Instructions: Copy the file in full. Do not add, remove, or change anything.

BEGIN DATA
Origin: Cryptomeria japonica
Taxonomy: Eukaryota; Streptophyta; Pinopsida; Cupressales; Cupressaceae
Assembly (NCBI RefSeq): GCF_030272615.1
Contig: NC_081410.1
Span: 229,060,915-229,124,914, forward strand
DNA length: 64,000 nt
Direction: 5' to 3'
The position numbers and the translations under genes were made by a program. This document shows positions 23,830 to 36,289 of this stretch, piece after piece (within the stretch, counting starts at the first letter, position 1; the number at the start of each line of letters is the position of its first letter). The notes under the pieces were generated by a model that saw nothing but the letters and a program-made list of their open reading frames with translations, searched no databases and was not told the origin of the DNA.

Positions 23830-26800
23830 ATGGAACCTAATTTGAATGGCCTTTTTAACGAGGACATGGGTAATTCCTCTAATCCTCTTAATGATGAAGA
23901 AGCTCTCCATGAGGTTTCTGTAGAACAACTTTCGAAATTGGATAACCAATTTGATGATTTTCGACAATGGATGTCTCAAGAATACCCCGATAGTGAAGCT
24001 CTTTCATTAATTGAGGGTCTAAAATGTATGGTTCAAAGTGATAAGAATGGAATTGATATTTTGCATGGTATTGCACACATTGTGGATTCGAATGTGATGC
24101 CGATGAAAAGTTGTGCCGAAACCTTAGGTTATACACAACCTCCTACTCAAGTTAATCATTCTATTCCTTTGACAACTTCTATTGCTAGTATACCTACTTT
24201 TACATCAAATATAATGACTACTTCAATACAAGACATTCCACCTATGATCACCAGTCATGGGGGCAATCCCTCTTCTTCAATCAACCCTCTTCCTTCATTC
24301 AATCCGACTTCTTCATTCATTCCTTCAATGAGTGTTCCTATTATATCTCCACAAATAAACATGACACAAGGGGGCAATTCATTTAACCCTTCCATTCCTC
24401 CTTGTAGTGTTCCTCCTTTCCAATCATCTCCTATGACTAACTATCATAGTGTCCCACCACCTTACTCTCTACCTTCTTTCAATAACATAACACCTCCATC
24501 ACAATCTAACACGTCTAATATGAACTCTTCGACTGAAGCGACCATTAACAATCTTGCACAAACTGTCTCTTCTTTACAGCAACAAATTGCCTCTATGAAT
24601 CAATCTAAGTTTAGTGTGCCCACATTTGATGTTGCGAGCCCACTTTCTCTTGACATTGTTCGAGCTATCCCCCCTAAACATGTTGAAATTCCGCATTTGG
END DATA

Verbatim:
Origin: Cryptomeria japonica
Taxonomy: Eukaryota; Streptophyta; Pinopsida; Cupressales; Cupressaceae
Assembly (NCBI RefSeq): GCF_030272615.1
Contig: NC_081410.1
Span: 229,060,915-229,124,914, forward strand
DNA length: 64,000 nt
Direction: 5' to 3'
The position numbers and the translations under genes were made by a program. This document shows positions 23,830 to 36,289 of this stretch, piece after piece (within the stretch, counting starts at the first letter, position 1; the number at the start of each line of letters is the position of its first letter). The notes under the pieces were generated by a model that saw nothing but the letters and a program-made list of their open reading frames with translations, searched no databases and was not told the origin of the DNA.

Positions 23830-26800
23830 ATGGAACCTAATTTGAATGGCCTTTTTAACGAGGACATGGGTAATTCCTCTAATCCTCTTAATGATGAAGA
23901 AGCTCTCCATGAGGTTTCTGTAGAACAACTTTCGAAATTGGATAACCAATTTGATGATTTTCGACAATGGATGTCTCAAGAATACCCCGATAGTGAAGCT
24001 CTTTCATTAATTGAGGGTCTAAAATGTATGGTTCAAAGTGATAAGAATGGAATTGATATTTTGCATGGTATTGCACACATTGTGGATTCGAATGTGATGC
24101 CGATGAAAAGTTGTGCCGAAACCTTAGGTTATACACAACCTCCTACTCAAGTTAATCATTCTATTCCTTTGACAACTTCTATTGCTAGTATACCTACTTT
24201 TACATCAAATATAATGACTACTTCAATACAAGACATTCCACCTATGATCACCAGTCATGGGGGCAATCCCTCTTCTTCAATCAACCCTCTTCCTTCATTC
24301 AATCCGACTTCTTCATTCATTCCTTCAATGAGTGTTCCTATTATATCTCCACAAATAAACATGACACAAGGGGGCAATTCATTTAACCCTTCCATTCCTC
24401 CTTGTAGTGTTCCTCCTTTCCAATCATCTCCTATGACTAACTATCATAGTGTCCCACCACCTTACTCTCTACCTTCTTTCAATAACATAACACCTCCATC
24501 ACAATCTAACACGTCTAATATGAACTCTTCGACTGAAGCGACCATTAACAATCTTGCACAAACTGTCTCTTCTTTACAGCAACAAATTGCCTCTATGAAT
24601 CAATCTAAGTTTAGTGTGCCCACATTTGATGTTGCGAGCCCACTTTCTCTTGACATTGTTCGAGCTATCCCCCCTAAACATGTTGAAATTCCGCATTTGG